Kevin Kelly was an Omohundro Institute postdoctoral fellow from 1973–1975.
The following excerpt is from a tribute written by Cary Carson in 2011 in celebration of his retirement from the Colonial Williamsburg Foundation after a 34 year career there.
….Kevin, I understand that your long and valuable career at Colonial Williamsburg comes to a close on Friday. Congratulations! You were the first historian I hired to help me rebuilt the Research Department 30-plus years ago. It is therefore appropriate that I be among those who thank you for all your service since then, for your friendship, and for your many contributions to the scholarship our department retailed on the streets of Williamsburg and in so many public programs and popular publications. I’ve never seen the term “museum historian” defined, but for me your career amounts to a living demonstration of the genus and species.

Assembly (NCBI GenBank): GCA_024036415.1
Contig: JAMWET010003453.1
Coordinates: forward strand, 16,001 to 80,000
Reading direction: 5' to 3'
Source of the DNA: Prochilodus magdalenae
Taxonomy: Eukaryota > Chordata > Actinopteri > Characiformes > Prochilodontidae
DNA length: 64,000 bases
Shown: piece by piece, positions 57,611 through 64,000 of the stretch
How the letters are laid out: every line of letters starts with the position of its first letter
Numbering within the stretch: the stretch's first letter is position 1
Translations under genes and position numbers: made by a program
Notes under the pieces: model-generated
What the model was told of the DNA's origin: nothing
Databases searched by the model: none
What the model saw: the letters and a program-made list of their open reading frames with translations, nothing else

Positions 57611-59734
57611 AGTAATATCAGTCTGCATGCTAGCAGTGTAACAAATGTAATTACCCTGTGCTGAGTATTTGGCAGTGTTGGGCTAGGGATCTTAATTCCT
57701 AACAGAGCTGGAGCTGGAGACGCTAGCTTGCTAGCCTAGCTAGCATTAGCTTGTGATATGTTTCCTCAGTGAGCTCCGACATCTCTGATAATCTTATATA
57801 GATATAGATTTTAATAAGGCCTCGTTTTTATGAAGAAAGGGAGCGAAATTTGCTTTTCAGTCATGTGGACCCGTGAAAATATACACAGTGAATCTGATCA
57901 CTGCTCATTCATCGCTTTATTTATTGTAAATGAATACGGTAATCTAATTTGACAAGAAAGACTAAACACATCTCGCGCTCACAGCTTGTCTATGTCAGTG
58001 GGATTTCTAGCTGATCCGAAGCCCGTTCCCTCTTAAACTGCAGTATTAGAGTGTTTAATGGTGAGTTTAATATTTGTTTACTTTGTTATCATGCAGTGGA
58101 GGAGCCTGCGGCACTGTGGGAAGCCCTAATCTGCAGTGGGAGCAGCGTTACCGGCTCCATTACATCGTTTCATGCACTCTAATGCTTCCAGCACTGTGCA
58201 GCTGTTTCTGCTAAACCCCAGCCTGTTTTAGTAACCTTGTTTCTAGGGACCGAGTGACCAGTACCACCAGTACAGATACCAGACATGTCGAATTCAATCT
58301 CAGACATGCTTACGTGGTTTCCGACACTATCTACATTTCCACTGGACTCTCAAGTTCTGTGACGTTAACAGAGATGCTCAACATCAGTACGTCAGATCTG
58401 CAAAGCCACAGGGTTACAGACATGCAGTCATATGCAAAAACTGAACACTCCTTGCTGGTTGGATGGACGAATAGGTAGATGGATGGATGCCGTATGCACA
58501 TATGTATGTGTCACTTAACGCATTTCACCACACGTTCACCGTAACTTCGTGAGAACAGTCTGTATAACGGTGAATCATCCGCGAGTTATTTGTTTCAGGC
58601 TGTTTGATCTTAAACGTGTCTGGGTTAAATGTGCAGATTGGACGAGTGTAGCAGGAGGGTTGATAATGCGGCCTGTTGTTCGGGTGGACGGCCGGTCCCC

Our breed is nothing if not collaborative. In our department, that meant that all of us developed a few special strengths and talents and depended on colleagues to fill in whatever else was lacking. I know I speak for all when I say that we could not have done our jobs so well had you not generously shared your exceptionally wide reading in the scholarly literature and the historical knowledge that no one else acquired as fully as you did. It was a source of great satisfaction to us all to know that the history lessons visitors learned at Colonial, however solidly grounded in events that really happened here, were woven into a larger fabric of American history and ultimately connected to ideas that remain alive today. More than anyone else, you were responsible for supplying—indeed, insisting on—that broader context and those open-ended connections. We always believed that mere accuracy is not the highest standard Colonial Williamsburg should aspire to. Significance is. So many times you showed us how to accomplish that.